In summary, the small d/D of craters in the study area may be due to the rapid filling of early craters, or due to the fact that the impacts occurred on cohesionless or poorly consolidated surface weathered layer material, or may be related to volatiles. Subsequent ground penetrating radar data from the Zhurong rover and directional studies of the Tianwen-1 may provide more detailed evidence and explanations.

Changes in degradation and erosion rates over time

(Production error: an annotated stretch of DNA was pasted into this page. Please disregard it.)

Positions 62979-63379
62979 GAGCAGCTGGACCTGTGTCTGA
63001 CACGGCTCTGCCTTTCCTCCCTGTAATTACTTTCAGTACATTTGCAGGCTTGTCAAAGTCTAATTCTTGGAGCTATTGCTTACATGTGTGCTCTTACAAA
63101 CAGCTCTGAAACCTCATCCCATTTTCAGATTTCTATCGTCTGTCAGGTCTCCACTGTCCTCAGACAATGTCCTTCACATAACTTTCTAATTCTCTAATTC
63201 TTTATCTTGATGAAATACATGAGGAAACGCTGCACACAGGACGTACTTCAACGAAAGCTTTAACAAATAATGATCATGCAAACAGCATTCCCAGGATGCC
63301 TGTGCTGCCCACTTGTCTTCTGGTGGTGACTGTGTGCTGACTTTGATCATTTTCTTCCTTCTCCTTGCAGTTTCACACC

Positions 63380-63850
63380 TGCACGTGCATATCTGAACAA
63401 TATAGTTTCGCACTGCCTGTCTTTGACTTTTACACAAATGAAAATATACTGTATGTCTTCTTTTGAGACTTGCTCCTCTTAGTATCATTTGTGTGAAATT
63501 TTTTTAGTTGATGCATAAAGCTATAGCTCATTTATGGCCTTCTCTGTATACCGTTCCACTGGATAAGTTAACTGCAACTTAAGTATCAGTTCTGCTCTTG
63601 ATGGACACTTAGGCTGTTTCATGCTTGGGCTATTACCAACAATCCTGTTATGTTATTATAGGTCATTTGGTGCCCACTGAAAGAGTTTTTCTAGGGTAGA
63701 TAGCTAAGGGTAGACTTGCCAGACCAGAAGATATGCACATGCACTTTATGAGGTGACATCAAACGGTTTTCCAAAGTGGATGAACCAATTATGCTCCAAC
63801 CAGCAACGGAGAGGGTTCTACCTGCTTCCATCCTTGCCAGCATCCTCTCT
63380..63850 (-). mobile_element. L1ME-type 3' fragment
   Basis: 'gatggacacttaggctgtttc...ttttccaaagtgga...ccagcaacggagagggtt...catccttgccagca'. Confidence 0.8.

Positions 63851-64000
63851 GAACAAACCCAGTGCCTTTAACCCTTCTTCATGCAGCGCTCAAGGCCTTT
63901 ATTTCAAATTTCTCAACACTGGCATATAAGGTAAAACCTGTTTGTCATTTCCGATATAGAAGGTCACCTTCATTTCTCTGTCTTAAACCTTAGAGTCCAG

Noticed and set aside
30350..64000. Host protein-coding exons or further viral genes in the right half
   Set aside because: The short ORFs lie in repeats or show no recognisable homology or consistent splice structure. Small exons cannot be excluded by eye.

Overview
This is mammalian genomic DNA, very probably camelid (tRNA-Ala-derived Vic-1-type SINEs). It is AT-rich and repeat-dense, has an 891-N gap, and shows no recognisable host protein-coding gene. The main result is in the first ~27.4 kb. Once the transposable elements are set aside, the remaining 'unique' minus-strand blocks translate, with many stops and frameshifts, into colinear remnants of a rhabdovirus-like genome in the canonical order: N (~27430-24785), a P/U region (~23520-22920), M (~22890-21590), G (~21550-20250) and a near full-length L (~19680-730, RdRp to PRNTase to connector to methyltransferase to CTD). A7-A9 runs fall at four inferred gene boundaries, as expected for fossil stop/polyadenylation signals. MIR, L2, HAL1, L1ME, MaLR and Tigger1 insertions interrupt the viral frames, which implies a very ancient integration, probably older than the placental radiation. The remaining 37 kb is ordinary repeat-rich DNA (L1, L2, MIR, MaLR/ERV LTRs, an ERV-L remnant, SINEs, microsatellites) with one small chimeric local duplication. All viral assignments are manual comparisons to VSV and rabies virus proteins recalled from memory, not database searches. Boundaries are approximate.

Under the natural state, craters undergo degradation processes from formation to complete disappearance, and the time of the whole degradation process is the total life cycle of craters. The degradation and erosion rate schedules for the craters in Fig. 11 are calculated based on the Table 4. Due to the low number of Class 1 and 2 craters in the study area, the degradation rates for relatively fresh Class 1 and Class 2 craters are determined by subtracting the observed crater depth from the original crater depth (0.2 times the diameter) and dividing it by the age of the crater. While crater degradation rates for Class 3 to 7 craters used previously calculated values. And the erosion rate of Class 1 and 2 craters is estimated by dividing the difference between the rim depth result h = 0.232D0.710 fitted in this paper and the actual calculated rim height of Class 1 and 2 craters by the retention age. Fresh craters degrade rapidly in the early post-impact period, possibly at a rate of 0.2 m/Myr (Fig. 11). Over time, the degradation rate decreases by two orders of magnitude and reaches stability. Between the first 100 Myr, the degradation rate decreases by one order of magnitude. However, as the crater ages, the external surface gradually stabilizes. The sediments become less important to the crater filling, and the filling rate slows down considerably.